Tuesday, 7 December 2010

Smells like teen spirit

“Bliss was it in that dawn to be alive,
But to be young was very heaven!--Oh! times,
In which the meagre, stale, forbidding ways
Of custom, law, and statute, took at once
The attraction of a country in romance!”


In under a month the political landscape has completely changed. Before 1oth November, trade unionists could look you in the eye and grumble 'we can't take action now, we still need to win the arguments first.'

Just try telling young people to be patient... Us activists in Education unions have been watching with total admiration as occupations spread around the country, and school, college and university students have walked out of classes to attend inspirational days of action, bringing cities to a standstill.

These actions were mainly called from the bottom up, since the 10th November demo, by activist groups and spontaneous movements, whilst the leadership of the NUS has been trying to play catch-up to the mood.

Students have organised their own weekly assemblies and all occupations are democratically run. Many journalists have noted the level of democracy at the occupied universities, and listened in awe of their debates, and hoping to see their action catch on. As Paul Holmes, fellow UNISON NEC member rightly says:

"All trade union branches should be inviting students to a branch meeting and trade union activists should visit University demonstrations and 'sit-ins'. We should show mutual support."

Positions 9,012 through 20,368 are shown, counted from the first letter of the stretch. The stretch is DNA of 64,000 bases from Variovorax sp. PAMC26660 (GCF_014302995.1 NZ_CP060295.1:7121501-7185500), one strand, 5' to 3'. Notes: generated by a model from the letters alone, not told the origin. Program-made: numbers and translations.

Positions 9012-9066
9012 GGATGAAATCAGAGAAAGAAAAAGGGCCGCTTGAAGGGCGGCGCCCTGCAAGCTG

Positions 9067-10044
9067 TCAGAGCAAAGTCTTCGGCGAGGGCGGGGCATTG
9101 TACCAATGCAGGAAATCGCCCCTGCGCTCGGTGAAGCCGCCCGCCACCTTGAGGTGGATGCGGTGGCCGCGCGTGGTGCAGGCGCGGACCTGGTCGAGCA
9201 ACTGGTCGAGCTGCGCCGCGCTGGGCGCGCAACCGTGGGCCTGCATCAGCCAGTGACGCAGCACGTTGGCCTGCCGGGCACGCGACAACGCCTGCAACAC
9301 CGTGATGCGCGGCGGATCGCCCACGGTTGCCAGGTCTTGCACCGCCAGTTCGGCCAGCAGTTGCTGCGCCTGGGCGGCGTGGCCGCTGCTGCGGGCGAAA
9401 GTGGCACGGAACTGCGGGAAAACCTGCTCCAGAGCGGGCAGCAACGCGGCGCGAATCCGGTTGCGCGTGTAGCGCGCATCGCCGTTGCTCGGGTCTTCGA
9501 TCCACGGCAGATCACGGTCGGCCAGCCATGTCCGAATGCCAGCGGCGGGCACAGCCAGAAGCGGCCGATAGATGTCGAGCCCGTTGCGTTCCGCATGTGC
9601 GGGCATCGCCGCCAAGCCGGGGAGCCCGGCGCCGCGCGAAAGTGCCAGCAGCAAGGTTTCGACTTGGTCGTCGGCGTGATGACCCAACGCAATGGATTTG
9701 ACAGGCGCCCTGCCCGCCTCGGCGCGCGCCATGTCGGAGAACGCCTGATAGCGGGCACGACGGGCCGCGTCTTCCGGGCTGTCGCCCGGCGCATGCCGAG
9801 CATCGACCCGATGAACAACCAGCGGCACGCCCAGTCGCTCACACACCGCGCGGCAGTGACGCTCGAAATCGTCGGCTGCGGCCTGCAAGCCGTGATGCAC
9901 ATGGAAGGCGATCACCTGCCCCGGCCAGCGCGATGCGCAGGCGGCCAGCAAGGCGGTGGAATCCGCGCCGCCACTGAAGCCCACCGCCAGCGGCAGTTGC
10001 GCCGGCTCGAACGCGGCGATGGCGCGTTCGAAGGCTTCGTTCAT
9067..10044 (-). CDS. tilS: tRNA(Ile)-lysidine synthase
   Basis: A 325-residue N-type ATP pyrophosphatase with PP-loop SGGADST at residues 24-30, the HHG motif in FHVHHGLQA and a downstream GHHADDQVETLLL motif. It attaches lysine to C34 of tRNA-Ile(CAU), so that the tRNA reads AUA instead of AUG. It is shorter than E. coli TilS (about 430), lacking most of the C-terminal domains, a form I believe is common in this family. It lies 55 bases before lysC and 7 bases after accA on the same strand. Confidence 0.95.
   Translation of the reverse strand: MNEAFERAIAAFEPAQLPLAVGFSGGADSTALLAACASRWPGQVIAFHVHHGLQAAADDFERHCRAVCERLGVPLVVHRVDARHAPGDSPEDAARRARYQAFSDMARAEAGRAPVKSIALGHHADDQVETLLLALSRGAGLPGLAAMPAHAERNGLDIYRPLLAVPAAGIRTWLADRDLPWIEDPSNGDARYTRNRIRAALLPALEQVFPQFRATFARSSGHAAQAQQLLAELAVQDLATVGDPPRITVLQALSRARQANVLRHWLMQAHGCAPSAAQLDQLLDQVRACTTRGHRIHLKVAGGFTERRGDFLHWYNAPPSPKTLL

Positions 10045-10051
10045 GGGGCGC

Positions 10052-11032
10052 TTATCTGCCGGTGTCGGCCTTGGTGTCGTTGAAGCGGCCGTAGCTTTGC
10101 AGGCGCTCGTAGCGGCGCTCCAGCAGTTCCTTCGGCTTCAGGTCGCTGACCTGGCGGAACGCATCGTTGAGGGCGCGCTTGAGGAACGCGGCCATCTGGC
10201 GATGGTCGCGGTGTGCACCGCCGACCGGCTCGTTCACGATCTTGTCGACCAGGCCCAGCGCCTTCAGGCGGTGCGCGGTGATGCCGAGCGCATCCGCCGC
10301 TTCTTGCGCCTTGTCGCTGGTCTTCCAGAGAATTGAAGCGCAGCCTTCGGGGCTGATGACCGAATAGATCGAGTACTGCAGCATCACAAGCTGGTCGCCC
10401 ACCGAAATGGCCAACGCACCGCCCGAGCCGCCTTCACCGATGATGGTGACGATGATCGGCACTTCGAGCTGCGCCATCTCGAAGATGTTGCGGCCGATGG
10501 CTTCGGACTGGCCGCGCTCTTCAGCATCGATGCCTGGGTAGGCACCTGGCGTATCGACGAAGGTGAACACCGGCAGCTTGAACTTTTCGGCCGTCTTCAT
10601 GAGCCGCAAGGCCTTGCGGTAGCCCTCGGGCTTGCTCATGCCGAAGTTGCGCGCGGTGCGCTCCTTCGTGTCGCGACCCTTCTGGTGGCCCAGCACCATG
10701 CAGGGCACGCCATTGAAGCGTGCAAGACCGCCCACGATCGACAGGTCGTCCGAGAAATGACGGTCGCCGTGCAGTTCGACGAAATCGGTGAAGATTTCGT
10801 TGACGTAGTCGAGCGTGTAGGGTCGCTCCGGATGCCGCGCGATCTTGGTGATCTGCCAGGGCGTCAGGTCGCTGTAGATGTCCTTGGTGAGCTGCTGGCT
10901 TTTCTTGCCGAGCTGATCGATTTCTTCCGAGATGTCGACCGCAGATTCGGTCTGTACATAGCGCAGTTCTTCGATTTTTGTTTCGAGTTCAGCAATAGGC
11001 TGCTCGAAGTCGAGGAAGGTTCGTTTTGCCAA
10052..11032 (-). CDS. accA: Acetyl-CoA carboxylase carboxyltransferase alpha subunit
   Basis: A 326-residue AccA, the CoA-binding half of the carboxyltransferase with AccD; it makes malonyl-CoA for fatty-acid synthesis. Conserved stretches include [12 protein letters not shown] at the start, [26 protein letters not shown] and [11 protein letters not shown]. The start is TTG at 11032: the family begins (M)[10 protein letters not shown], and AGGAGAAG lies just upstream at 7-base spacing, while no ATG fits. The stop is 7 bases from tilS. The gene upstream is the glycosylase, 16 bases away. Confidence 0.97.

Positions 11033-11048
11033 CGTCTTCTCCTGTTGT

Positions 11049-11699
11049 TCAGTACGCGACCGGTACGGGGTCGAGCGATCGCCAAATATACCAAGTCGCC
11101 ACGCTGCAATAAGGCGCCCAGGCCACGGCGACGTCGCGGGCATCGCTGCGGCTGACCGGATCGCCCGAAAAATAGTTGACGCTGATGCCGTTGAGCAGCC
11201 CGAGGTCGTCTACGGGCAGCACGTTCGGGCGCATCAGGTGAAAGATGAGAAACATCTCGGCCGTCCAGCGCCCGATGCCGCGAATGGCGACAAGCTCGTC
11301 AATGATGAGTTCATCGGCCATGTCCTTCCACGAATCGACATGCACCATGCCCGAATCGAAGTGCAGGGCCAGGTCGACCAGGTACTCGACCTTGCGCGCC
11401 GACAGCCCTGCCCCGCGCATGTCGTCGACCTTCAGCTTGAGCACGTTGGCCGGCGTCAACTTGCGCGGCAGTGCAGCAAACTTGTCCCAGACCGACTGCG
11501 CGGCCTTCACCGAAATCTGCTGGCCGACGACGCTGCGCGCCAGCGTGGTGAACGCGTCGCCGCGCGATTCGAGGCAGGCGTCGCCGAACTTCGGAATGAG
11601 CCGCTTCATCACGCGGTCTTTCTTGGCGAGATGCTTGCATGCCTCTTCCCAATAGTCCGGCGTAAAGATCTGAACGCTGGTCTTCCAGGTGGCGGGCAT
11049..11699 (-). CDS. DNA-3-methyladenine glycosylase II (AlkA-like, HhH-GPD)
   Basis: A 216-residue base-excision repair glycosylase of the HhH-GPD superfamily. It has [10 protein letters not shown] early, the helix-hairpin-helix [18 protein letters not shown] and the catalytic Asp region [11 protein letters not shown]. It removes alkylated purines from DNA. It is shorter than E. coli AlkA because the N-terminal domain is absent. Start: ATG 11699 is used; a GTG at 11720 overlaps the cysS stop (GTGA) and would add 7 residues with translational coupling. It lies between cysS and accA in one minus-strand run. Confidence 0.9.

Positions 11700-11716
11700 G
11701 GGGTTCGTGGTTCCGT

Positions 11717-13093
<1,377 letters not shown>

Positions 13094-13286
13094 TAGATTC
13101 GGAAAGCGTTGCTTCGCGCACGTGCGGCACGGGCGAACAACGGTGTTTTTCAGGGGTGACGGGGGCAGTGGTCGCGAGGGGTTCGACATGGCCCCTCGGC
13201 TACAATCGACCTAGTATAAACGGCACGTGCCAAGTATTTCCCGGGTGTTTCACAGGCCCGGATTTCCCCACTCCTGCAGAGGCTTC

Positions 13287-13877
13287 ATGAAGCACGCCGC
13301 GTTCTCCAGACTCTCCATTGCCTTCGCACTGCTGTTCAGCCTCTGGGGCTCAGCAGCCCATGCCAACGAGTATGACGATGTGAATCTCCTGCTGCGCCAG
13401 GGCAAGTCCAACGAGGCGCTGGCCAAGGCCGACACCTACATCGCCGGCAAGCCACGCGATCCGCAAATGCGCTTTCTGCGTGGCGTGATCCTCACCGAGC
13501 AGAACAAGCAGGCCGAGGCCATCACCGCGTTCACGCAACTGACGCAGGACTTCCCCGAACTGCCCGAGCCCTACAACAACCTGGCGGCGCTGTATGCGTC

One of the things we're doing successfully at London Met is building on the unity between staff and students (see our 'Save London Met' banner with all three union logos and our continued support for their occupation). Rather than remembering 1979, the student occupations I've been to have been discussing 1968, and slogans like 'Students of the world, ignite!'

And whilst us trade unionists are constantly reminded of the anti-union laws to keep us from taking 'wildcat' action, tens of thousands of students have been walking out of classes, risking suspension from school or college.

Some students had to break open gates to join demonstrations in recent weeks. Others had to climb over gates and face down threats from head teachers. They've been 'kettled' and charged by police, beaten and then vilified by the media. And still they march in their thousands, defying authority in a way that is so natural to young people.

Today I attended my first Higher Education Service Group Exec meeting, and tomorrow is my first National Executive Council... I wonder if the inspiring students movement will stir our 'labour leaders' into action.

Whatever happens, I'll see you on 'Day X'.

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